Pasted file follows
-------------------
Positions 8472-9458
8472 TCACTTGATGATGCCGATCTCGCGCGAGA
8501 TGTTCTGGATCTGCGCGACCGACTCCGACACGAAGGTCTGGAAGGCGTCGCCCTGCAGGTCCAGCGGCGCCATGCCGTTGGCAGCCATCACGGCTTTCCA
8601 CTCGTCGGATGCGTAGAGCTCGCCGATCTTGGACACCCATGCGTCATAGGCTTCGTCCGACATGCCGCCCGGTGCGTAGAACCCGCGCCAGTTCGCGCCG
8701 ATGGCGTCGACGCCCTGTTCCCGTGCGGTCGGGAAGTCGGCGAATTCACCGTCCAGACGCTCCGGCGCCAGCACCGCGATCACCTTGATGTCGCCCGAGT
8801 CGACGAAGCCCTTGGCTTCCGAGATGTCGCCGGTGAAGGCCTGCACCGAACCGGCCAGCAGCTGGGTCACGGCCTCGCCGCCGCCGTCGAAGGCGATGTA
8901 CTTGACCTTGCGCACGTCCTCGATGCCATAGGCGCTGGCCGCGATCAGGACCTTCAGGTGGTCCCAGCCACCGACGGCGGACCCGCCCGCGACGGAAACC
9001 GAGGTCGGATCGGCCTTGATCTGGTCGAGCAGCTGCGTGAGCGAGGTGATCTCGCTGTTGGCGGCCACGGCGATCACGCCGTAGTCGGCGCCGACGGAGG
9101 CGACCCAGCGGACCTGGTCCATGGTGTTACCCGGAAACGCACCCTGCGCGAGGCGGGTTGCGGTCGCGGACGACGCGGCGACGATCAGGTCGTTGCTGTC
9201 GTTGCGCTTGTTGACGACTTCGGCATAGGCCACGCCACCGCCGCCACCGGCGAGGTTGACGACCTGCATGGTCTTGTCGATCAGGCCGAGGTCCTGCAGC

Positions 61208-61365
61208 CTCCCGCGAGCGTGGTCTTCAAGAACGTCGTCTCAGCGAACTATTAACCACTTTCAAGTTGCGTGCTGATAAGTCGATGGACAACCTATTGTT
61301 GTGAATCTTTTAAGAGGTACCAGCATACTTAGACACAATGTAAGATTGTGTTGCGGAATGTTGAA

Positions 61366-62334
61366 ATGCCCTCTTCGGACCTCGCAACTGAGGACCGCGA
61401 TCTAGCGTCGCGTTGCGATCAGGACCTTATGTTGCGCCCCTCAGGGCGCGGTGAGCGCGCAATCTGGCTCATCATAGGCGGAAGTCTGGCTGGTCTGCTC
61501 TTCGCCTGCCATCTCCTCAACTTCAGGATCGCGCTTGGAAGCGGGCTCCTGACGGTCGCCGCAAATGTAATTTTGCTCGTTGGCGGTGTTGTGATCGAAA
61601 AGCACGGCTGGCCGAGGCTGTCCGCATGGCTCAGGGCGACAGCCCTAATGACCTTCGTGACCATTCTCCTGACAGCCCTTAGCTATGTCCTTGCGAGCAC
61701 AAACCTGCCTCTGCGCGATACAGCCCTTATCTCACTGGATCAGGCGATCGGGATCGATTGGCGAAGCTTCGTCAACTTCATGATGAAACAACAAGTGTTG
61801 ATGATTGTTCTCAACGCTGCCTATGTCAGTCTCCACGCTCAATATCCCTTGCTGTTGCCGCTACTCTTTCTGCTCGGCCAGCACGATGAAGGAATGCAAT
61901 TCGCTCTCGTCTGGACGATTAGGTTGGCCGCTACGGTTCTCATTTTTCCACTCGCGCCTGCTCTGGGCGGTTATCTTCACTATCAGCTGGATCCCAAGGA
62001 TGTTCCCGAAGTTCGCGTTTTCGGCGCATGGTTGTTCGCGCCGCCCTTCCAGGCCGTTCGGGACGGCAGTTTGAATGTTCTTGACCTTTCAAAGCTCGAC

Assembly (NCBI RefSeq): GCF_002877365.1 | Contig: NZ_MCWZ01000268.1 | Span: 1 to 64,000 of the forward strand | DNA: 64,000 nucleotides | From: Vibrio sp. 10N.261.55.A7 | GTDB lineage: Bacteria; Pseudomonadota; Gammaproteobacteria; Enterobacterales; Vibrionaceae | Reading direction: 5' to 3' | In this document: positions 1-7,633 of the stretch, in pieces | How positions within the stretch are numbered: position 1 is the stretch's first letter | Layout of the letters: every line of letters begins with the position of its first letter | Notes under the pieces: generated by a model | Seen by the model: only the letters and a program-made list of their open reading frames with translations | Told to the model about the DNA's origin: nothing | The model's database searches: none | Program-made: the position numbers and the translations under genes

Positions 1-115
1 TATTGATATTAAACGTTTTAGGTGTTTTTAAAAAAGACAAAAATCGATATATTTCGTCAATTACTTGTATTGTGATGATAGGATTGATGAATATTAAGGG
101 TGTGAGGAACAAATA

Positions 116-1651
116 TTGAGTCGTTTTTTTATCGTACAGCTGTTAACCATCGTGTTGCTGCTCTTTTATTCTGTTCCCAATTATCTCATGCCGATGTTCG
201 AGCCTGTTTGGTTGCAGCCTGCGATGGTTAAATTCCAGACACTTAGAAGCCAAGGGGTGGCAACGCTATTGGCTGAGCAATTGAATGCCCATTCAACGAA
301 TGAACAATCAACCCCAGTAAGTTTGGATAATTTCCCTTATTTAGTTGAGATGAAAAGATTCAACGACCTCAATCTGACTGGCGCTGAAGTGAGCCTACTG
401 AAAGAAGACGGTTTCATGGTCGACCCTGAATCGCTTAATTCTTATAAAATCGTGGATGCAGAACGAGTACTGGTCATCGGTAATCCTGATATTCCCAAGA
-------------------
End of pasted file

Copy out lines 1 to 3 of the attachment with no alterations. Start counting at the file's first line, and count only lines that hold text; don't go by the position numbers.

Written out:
Positions 8472-9458
8472 TCACTTGATGATGCCGATCTCGCGCGAGA
8501 TGTTCTGGATCTGCGCGACCGACTCCGACACGAAGGTCTGGAAGGCGTCGCCCTGCAGGTCCAGCGGCGCCATGCCGTTGGCAGCCATCACGGCTTTCCA